Mr. Stitzer made comments under the heading "Adjournments" dated December 19, 1935; May 4, 1936 and June 4, 1936. Eventually the date for final hearing was noted as November 25, 1936. There is a very indistinct rubber stamp on the reverse side of this form filled in in the handwriting of Mr. Stitzer as follows:

Rubber Stamp Wording Answers in Mr. Stitzer's handwriting -------------------------------- ------------------------ Absence from U.S. As per Ex's report No other absence. Arrests, etc. No. Witnesses verify above-absences, arrests, etc. Yes. Date 12/19/35.

There is also noted in Mr. Stitzer's handwriting information concerning defendant's wife and child, uncontradicted by the defendant, which normally and logically would be given by the defendant.

The defendant's recollection of this entire proceeding is very vague. He did not remember who filled out the blank places containing the answers to the questions for him prior to its being forwarded to the Naturalization Service in New York. He did not remember being interrogated by Examiner Herckt and had only a hazy recollection of any examination with his witnesses at all. He denied being asked Question 31 "Have you ever been arrested or charged with violation of any law of the United States or State or any city ordinance or traffic regulation? — If so, give full particulars. —"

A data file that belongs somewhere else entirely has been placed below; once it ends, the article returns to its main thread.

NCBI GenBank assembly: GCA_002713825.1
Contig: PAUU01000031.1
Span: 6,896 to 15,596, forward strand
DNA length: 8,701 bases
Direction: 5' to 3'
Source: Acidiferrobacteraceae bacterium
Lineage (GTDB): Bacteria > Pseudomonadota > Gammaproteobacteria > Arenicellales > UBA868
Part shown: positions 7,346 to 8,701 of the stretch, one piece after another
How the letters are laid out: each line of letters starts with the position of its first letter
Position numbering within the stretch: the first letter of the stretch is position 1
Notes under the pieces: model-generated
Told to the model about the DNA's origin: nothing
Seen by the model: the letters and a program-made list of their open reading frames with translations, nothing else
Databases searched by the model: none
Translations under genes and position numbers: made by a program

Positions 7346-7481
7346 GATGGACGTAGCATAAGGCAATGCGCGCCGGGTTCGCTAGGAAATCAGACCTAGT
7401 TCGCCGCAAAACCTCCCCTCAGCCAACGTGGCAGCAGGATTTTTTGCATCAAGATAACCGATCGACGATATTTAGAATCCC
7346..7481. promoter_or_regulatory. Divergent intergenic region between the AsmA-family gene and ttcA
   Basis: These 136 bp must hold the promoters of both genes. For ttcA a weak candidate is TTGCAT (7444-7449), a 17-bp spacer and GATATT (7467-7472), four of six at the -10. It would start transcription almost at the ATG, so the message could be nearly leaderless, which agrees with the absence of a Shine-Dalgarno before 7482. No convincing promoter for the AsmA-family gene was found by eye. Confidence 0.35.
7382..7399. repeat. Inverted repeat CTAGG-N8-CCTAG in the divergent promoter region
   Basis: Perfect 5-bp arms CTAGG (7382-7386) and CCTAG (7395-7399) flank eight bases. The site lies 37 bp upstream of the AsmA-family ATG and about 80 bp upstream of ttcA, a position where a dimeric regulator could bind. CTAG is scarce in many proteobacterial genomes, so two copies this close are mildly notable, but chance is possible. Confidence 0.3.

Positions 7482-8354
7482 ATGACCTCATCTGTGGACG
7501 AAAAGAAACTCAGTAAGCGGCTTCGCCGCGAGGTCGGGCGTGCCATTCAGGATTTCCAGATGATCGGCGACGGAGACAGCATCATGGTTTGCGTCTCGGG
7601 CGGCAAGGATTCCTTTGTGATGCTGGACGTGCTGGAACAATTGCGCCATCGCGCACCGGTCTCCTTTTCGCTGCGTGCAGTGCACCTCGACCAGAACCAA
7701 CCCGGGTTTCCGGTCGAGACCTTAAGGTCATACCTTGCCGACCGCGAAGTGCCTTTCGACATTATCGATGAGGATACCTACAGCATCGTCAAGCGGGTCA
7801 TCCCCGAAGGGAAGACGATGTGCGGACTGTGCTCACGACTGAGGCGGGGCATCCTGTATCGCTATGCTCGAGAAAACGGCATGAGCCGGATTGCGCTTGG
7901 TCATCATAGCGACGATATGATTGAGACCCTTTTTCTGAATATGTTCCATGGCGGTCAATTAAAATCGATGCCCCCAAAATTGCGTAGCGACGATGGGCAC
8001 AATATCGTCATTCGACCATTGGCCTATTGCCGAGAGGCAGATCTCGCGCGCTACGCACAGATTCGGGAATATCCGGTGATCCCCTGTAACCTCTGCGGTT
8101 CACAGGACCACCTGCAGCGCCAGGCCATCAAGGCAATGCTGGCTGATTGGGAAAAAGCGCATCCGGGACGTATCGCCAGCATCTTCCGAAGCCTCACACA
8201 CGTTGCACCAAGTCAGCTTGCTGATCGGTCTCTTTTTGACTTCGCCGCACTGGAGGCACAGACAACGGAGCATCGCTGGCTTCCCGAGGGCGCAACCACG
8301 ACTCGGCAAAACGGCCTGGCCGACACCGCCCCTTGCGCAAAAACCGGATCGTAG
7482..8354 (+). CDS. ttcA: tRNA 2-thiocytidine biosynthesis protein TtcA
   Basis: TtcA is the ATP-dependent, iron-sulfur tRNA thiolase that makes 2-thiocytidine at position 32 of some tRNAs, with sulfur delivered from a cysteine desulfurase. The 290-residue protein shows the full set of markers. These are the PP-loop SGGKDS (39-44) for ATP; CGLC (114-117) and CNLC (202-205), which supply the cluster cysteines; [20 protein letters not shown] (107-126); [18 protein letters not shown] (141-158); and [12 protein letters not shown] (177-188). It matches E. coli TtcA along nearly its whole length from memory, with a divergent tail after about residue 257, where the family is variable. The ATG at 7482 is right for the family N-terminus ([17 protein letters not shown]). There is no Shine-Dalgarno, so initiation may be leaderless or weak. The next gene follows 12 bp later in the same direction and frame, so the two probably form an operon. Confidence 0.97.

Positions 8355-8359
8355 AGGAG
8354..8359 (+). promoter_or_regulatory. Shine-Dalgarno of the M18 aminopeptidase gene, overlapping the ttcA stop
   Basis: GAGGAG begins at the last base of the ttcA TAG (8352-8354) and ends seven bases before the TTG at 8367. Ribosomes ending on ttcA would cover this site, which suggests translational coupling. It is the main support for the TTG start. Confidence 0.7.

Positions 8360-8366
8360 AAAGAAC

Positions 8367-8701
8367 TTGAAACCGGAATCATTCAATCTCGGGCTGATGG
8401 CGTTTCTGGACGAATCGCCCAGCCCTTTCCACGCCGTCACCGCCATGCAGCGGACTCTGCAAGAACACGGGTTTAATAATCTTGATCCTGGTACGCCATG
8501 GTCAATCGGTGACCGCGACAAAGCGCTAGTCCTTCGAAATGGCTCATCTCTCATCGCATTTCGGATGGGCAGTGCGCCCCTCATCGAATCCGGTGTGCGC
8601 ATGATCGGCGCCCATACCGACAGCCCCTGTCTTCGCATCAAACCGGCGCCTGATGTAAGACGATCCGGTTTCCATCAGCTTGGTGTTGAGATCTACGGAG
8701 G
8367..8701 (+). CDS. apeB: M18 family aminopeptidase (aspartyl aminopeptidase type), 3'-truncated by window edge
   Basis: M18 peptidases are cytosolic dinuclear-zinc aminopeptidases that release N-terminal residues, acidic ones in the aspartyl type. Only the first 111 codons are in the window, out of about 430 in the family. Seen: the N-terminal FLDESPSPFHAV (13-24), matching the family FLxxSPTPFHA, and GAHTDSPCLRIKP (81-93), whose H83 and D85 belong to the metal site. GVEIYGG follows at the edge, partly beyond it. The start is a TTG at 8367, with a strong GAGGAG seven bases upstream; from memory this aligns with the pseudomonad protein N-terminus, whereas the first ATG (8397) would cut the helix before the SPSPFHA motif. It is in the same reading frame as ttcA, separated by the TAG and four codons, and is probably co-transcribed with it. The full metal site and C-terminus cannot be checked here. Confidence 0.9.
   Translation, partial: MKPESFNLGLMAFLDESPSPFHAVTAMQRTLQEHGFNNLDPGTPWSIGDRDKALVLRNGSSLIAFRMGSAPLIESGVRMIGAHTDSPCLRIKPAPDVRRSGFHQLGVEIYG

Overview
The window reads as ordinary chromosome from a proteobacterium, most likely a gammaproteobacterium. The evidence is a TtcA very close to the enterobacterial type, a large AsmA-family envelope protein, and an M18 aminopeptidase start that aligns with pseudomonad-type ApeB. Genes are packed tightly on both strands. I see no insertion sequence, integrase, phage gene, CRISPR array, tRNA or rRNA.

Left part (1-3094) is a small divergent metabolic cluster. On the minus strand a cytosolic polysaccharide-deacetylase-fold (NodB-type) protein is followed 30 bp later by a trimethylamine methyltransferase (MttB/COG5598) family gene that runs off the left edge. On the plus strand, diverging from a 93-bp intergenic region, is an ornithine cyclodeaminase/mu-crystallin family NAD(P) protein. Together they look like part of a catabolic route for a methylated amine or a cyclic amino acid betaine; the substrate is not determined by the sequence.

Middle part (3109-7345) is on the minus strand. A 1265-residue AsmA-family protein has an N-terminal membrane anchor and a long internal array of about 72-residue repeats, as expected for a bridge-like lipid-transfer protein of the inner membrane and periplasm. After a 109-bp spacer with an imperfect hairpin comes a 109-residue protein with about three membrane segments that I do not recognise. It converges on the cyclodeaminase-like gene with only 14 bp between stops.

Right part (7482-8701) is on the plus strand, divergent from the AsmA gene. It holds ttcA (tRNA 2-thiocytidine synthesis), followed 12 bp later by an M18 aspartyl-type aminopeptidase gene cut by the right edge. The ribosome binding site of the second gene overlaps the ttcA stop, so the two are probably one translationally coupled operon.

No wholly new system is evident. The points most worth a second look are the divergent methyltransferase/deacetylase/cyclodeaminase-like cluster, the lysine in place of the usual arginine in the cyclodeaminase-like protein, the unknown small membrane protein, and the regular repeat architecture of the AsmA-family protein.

The defendant offers as his version of the interrogation concerning his criminal record that at some time during the course of his naturalization proceeding he was asked whether he had ever been convicted of a felony. He says that he stated that he did not know what a felony meant and he was then asked a question to the effect "Did you ever serve in State Prison or have you ever been convicted of a federal offense, meaning jail over a year?" He answered that he had misdemeanors against him and that he had arrests against him, but he was told that there was no interest in them.

Under the Naturalization Regulations issued by the Immigration and Naturalization Service, Edition of July 20, 1935, in effect at the time of defendant's application, it was provided: